And how he was smiling sheepishly and perhaps a little guiltily at her. “Sorry. I didn’t mean to startle you.”
“It is of no account,” Wei Li replied, resting her hands against her knees for one moment — to wipe the sweat and stop them from trembling — before she stood. “And thank you for the compliment.”
Mark grinned. “You’re welcome. I never heard that tune, though. What’s it called?”
Absently, she gave the name in Sminese. “Er, that is,” she added in Simlish, “‘In Spring the Flowers Bloom.’ Er … that is what the title means …”
“A literal translation, eh?” Mark grinned. “My daughter has a lot to say on that subject.”
“Oh?” Wei Li asked, politely. But inside she was wondering.
What was Mark doing here — or rather, where had he been? His visits had dropped off, all of a sudden, not quite six months ago. And now he was back, jovial and smiling, as if he had just stopped in only the week before. Where had he been?
Except … there was something different about him. Not just in the new lines on his forehand and the tired look in his eyes. No, the difference was in the clothing. Even the wealthiest men of Albion tended to come to the whorehouse wearing the same thing, night after night. In Smina it was different; a visit to a Flower House was often the perfect excuse to don a new robe or break out one’s most fashionable attire. Which did tend to make disrobing in order to do the deed difficult, but great men tended not to think of those little details. But in a Flower House, one came for the company of the other men almost as much as for the women. In Albion … the men who did not come here together tended to only nod distractedly at the friends and acquaintances they happened to see, and most conversations only took place around the poker table or chess sets. Men did not seek each other out, and none seemed to care how they looked.
But Mark was wearing a new tunic, or at any rate a tunic Wei Li had never before seen on him. A new black tunic.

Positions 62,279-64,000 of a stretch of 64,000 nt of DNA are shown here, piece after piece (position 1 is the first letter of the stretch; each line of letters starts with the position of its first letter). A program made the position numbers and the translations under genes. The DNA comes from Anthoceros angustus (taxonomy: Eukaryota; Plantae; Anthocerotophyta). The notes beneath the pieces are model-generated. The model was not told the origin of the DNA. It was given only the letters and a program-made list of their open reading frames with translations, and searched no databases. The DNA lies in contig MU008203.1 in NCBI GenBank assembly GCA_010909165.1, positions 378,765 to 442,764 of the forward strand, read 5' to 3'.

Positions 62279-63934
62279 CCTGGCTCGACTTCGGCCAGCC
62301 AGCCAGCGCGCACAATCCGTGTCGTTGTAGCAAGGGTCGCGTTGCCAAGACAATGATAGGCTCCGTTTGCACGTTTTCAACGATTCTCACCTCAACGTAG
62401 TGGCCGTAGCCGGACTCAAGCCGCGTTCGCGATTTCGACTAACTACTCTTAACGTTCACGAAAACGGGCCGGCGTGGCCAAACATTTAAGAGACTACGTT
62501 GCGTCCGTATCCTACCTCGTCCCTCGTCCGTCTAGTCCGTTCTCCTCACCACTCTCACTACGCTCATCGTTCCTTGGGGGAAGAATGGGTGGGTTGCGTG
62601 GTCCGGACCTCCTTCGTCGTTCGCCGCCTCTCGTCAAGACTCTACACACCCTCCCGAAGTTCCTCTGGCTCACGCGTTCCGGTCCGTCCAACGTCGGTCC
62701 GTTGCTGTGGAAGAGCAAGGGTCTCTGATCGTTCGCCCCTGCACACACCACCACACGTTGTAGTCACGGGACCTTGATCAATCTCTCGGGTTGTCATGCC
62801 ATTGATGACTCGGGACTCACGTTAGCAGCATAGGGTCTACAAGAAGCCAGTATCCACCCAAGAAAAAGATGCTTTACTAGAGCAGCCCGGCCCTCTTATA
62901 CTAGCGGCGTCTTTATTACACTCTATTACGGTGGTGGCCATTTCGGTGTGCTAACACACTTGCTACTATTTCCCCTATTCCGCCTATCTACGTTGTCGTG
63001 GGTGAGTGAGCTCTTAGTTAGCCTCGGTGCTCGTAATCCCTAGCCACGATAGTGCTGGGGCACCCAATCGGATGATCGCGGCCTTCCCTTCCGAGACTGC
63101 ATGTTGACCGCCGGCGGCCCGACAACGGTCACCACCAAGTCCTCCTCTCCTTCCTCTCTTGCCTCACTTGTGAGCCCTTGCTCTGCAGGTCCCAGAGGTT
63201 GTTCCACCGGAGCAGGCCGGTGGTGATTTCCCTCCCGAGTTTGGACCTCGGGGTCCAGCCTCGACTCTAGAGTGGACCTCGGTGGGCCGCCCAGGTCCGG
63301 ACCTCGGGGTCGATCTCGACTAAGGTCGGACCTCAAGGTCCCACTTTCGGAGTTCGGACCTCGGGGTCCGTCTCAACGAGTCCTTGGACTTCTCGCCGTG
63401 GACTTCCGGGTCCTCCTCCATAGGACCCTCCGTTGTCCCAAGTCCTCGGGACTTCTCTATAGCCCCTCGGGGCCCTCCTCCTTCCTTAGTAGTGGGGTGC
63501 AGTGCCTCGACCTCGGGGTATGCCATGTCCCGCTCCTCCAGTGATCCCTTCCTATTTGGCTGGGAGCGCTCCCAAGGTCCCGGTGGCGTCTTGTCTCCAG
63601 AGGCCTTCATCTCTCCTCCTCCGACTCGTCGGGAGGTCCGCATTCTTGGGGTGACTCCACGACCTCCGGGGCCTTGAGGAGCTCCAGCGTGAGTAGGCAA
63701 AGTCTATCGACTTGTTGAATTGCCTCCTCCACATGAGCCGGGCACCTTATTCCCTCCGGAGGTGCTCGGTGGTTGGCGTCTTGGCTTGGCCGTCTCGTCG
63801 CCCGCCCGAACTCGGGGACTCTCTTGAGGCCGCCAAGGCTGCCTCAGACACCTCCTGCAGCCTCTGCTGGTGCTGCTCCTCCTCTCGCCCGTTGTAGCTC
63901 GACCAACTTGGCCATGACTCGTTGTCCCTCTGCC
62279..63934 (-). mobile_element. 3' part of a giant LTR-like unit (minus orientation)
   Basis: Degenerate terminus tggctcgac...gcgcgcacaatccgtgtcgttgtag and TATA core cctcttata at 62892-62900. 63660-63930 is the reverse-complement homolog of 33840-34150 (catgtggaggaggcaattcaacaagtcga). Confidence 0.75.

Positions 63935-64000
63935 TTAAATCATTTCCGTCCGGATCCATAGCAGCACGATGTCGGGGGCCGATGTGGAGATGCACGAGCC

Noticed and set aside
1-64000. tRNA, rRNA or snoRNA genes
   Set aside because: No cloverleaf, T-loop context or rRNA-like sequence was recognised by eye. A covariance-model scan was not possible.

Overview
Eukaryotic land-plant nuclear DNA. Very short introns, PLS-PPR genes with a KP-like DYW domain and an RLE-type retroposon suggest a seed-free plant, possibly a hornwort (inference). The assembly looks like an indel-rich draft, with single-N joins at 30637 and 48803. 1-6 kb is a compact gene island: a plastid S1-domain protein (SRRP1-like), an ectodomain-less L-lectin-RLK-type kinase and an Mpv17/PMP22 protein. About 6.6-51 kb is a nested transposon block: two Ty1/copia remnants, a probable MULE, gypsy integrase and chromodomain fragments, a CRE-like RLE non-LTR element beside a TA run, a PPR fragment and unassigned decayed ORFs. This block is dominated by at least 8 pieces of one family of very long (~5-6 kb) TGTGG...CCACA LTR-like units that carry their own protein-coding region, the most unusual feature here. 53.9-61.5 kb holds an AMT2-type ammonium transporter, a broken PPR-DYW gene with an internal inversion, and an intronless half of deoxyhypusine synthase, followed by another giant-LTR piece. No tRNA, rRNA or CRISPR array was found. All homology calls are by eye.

And there was something about the color black in Albionese culture … if Wei Li could only remember what it was!
In the meantime, at least, she could remember her manners. “And how are you, Mas–Mark? It has been a long time since we have seen each other.”
The lines in Mark’s face etched themselves deeper, and his shoulders sagged with the weight of an extra decade that seemed to grow there overnight — or at least, sometime in the past six months. “Aye. Indeed it has. I’ve been … Lord, I don’t know how to say it. It’s been … a bit hellish for me, these past few months.”
“I am sorry to hear that.” Wei Li smiled at him, laying a hand on his shoulder. “Are things improving for you now?”
One corner of Mark’s lip rose just enough to show how far the other half hadn’t risen. “You … I guess you could say something like that.”
“Is there anything I can do to help?” Wei Li jumped to hear those words coming from her mouth. Her, offering to help a client who wouldn’t remember her name a week hence? Was she —
But Mark wasn’t that type of client. Mark was a good soul, a man who belonged in a Flower House and not in a brothel like this. He liked her, and she liked him. What kind of woman would she be, not offering to help a man in distress whom she liked?
“Ah, Wei Li, don’t ask me that!” laughed Mark. “I might just take you up on it.”